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You Can't Eat Tar Sands

A startling new study from the Center for Global Development shows that full development of the Canadian Tar Sands would have a devastating effect on global food production, especially in climate vulnerable continents such as Africa. 

A loss in agricultural productivity due to climate change will affect more than 3 billion people around the world. Because of the massive carbon emissions from the Canadian Tar Sands, full exploitation of the resource would lead to a 5.6 percent loss in productivity, with 25 countries experiencing losses of 7.1 percent. Countries with especially damaging impacts include the already drought stricken Ethiopia, Sudan, and other Horn of Africa nations, as well as major population centers like India. 

This is incredibly unjust. As the report says, "There is striking asymmetry in regional impacts. Full exploitation of the oil sands deposit by Canada, a high-income country, would have the most severe impacts on regions where the poorest countries are concentrated."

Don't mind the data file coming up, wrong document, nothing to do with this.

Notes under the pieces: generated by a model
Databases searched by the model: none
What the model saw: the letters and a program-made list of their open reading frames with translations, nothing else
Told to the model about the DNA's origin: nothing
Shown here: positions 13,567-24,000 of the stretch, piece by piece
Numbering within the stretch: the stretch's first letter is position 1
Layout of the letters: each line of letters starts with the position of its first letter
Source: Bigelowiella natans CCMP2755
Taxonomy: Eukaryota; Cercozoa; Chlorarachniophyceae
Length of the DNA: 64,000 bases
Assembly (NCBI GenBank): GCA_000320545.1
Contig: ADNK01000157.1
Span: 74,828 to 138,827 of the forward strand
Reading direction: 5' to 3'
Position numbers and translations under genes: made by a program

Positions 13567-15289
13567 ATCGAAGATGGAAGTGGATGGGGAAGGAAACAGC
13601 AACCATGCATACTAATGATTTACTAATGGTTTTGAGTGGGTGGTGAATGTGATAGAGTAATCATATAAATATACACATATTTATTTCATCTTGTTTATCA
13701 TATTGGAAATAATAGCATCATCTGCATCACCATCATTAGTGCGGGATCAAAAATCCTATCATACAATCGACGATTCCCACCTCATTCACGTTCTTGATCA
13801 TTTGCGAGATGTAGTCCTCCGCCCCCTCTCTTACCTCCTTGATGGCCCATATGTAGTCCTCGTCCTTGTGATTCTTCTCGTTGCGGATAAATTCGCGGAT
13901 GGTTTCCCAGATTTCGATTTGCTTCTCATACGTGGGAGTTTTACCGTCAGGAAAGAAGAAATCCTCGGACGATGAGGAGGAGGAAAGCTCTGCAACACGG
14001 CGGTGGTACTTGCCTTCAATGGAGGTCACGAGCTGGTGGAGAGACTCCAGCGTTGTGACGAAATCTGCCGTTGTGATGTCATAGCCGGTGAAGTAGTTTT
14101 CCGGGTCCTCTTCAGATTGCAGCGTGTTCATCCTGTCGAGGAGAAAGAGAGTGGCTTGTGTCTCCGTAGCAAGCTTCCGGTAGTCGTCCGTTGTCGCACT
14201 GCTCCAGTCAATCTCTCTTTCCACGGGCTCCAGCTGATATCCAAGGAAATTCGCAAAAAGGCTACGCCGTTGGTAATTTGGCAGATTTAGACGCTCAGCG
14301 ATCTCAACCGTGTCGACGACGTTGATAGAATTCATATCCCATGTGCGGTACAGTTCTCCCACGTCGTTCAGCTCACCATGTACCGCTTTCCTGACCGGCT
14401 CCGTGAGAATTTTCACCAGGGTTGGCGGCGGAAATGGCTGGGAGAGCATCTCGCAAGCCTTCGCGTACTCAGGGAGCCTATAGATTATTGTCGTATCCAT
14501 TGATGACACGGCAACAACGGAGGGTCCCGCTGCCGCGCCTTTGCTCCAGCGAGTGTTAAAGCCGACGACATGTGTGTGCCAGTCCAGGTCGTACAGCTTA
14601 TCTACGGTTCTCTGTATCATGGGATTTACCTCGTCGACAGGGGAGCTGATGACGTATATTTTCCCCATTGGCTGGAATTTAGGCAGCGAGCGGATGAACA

We've known for the last year that the full exploitation of the tar sands would mean "game over" for the climate. This new report puts into stark relief exactly what "game over" looks like: millions upon millions of starving people across the planet. 
We couldn't put it anymore succintly and powerfully than the report itself: "Put simply, the potential destructive power in Canada’s oil sands exceeds anything modern civilization has witnessed to date." 
Keeping the Keystone XL pipeline off the table and stopping Congressional attempts to resurrect the project is the single most important thing that we can do right now to prevent the tar sands from being developed. All of you who have worked with us in 2011 played a crucial role in that fight. We're going to need you more than ever in 2012.

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Jamie Henn

Jamie Henn

Jamie Henn is co-founder of and currently serves as Director of Strategic Communications for 350 Action. Follow him on Twitter: @Agent350

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